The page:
Tuesday, April 12, 2011

"No Eyewitnesses to the Resurrection"?

This is a continuation of a response to Michael Martin's article, "Why the Resurrection is Initially Improbable," Philo, 1, no. 1 (Spring-Summer 1998): 63-73.

In recent years, I have heard people make the claim that there were "no eyewitnesses to the resurrection". Mr. Martin also makes that claim. This claim is common enough among skeptics, but it is misleading.

The "no eyewitnesses" claim is, if you think about it, spectacularly wrong. One of the earliest written accounts of the events, recorded by Paul in his first letter to the people of Corinth, mentions that there were over 500 eyewitnesses. Later, more detailed accounts mention appearances where Jesus spoke with people -- some of the conversations are recorded for us -- and even ate with people after rising from the dead. Even the latest written account that appears in the New Testament is written by someone who personally claims to have been an eyewitness of Jesus' resurrection himself, to have talked with Jesus on a number of occasions after he rose from the dead.

So how do skeptics make so bold as to claim that there were no eyewitnesses to the resurrection? It seems to be a bit of a sleight-of-hand: Are we discussing the event of the resurrection - the precise moment when Jesus became alive again inside the tomb - or the enduring fact of the resurrection: that Jesus was alive again? No one else was in the tomb with Jesus when he rose from the dead, but many people saw him alive afterwards. The fact that they were not in the tomb at the moment when Jesus rose to life again does not invalidate their testimony that Jesus had risen from the dead. They remain eyewitnesses to the fact of the resurrection, if not the event of the exact first moment of the resurrection.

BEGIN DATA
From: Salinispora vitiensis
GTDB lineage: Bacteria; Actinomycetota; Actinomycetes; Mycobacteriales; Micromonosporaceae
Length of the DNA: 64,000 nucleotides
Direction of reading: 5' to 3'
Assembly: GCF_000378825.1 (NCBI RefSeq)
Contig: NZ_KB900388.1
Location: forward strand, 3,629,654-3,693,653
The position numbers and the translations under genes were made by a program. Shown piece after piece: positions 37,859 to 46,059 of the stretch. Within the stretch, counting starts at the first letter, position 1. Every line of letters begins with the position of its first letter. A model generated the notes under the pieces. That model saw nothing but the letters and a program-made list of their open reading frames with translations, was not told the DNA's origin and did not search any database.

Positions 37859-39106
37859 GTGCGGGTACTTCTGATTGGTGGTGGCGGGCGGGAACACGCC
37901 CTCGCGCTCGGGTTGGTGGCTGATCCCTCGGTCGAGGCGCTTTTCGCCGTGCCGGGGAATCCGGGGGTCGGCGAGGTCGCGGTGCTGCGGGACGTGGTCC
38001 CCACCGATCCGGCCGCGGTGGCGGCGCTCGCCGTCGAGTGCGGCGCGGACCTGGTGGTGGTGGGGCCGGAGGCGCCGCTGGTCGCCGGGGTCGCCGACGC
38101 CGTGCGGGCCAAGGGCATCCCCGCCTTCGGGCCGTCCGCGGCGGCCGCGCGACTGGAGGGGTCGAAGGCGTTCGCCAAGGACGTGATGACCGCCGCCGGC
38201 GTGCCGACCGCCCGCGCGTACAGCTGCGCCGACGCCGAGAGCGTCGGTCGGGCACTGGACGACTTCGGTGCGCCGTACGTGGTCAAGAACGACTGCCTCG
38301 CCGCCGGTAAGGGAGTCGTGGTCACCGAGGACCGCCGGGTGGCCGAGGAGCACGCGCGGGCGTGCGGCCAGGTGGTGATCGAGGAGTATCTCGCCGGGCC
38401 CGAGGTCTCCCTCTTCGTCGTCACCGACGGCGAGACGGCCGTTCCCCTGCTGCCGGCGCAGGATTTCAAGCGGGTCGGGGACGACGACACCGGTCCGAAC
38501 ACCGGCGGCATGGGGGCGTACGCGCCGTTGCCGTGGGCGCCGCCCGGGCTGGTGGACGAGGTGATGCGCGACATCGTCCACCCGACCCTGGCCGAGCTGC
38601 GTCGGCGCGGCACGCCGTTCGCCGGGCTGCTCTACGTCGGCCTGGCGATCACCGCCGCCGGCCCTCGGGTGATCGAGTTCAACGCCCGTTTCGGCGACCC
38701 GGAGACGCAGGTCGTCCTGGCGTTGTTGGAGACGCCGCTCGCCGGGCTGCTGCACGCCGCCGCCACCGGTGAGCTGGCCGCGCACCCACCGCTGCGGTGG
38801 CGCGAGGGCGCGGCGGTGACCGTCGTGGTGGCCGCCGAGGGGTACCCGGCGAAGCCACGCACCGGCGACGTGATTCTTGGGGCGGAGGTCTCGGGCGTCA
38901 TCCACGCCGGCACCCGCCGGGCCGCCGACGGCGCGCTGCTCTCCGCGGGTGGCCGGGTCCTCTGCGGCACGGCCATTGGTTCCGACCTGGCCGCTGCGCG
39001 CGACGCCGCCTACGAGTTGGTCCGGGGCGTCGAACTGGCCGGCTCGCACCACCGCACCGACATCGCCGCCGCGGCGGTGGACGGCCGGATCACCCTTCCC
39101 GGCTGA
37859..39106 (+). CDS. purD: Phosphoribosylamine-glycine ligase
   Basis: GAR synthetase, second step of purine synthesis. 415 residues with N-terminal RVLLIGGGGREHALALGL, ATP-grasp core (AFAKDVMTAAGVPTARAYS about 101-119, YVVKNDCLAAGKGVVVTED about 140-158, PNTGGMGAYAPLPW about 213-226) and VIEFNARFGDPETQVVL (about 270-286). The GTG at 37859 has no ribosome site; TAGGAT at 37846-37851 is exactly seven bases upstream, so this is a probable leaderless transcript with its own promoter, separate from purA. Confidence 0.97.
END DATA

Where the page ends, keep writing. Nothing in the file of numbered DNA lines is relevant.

To take the example from the other side, if nobody had seen Lincoln assassinated, but many had seen him later dead, it would be nonsense to claim that there were no eyewitnesses to Lincoln’s death and imply that therefore he might be alive. Lincoln’s death was an event, but also an enduring fact; anyone who saw Lincoln dead was a valid eyewitness of the fact of his death, if not the event of his death. They may not be able to say, "I saw him die," but they can say, "I saw him dead." They are witnesses of the fact of his death.

So with Jesus, the many who saw him alive again are eyewitnesses of the fact of his resurrection, if not the event of his return to life inside the tomb. They may not be able to say, "I saw him begin to breathe again, saw him draw the first breath of his new life and take off the funeral shroud," but they can say, "I saw him alive." They may not be able to say, "I saw him rise," but then can say, "I saw him risen." They are witnesses of the fact of his resurrection, and there were many of them.

I would give Mr. Martin the benefit of the doubt as to whether he was misleading deliberately; it could have been accidental ambiguity. Still, the claim that "there were no eyewitnesses of the resurrection" is misleading, bordering on deceptive; in fact many people saw Jesus alive again and were eyewitnesses of the resurrection in a very real and factual sense.

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